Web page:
Snowflake moray eels (Echidna nebulosa) are a species of robust marine fish that frequently reside in community tanks. For the most part, these eels are considered to be tame in overall behavior, although it's not out of the question for them to feed on tinier fishes, especially if they're on the bigger side. Diet-wise, snowflake moray eels are purely carnivorous.
About Snowflake Moray Eels
Snowflake moray eels have vast geographic reaches, and exist not only in the waters surrounding Central America, but also in those by the eastern region of Africa close to the Middle East. Their physiques, which usually grow to roughly 30 inches long, are either yellowish-white or white, and feature prominent dark blots. They have yellow eyes. Out in nature, snowflake moray eels tend to occupy reef flats, and are often drawn to rugged locales. They are frequently referred to by many other names, which include clouded moray eel, nebulous moray eel, diamondback eel, floral moray eel and starry moray eel.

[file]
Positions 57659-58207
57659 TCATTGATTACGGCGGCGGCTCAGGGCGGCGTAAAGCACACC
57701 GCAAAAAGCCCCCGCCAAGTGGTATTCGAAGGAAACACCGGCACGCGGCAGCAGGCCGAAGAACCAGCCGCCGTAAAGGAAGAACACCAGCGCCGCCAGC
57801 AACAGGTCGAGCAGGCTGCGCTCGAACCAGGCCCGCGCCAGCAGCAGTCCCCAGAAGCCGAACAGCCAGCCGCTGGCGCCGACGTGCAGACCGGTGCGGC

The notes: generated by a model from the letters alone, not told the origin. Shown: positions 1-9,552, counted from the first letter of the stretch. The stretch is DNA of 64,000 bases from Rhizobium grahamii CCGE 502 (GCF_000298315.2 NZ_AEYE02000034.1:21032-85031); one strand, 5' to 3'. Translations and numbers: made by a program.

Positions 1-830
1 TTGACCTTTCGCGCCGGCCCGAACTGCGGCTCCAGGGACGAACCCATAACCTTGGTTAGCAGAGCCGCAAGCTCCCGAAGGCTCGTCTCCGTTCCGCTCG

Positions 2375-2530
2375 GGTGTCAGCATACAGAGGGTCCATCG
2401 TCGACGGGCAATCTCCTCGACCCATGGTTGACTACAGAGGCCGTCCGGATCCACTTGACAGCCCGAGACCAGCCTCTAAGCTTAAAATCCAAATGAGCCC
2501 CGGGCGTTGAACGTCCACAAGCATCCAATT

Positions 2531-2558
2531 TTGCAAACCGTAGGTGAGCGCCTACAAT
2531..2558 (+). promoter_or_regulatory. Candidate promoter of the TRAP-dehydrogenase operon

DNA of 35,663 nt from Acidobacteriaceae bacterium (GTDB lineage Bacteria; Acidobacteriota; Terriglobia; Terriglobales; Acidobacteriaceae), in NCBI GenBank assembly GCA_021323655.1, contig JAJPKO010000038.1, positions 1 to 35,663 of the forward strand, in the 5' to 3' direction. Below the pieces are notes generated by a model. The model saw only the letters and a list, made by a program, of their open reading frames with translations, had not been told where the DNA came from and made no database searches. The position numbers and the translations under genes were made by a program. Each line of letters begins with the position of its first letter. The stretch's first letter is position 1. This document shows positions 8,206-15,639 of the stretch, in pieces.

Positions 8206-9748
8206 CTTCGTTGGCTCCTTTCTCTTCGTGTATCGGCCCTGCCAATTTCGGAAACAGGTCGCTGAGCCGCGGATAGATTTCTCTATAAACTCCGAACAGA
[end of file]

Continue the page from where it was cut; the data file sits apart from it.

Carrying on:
As pets in captivity, snowflake moray eels are often given diverse menus of meaty stuff -- think relatively big bits of diced crabs, mussels, scallops, clams, shrimp and krill. Bits of marine fish flesh are also often fed to snowflake moray eels. Both thawed frozen and fresh meats are suitable for the species. Always employ tongs for feeding purposes -- not your hands.
Snowflake moray eels require meals a few times each week. The nocturnal fish occasionally hide away for weeks at a time, not even coming out for feeding sessions, however. Ample hiding spots, such as sturdy rocks and caves, are a must for snowflake moray eels.
Members of the species living in the wild focus heavily on crustaceans when seeking out food, and even more specifically on crabs. Tiny fish are also a food staple for snowflake moray eels. In situations of excessively big prey, these eels envelope their targets' bodies as a means of easily ripping off more manageable chunks of meat. Bigger snowflake moray eels in natural habitats also consume higher amounts of fish in comparison to small or mid-sized individuals.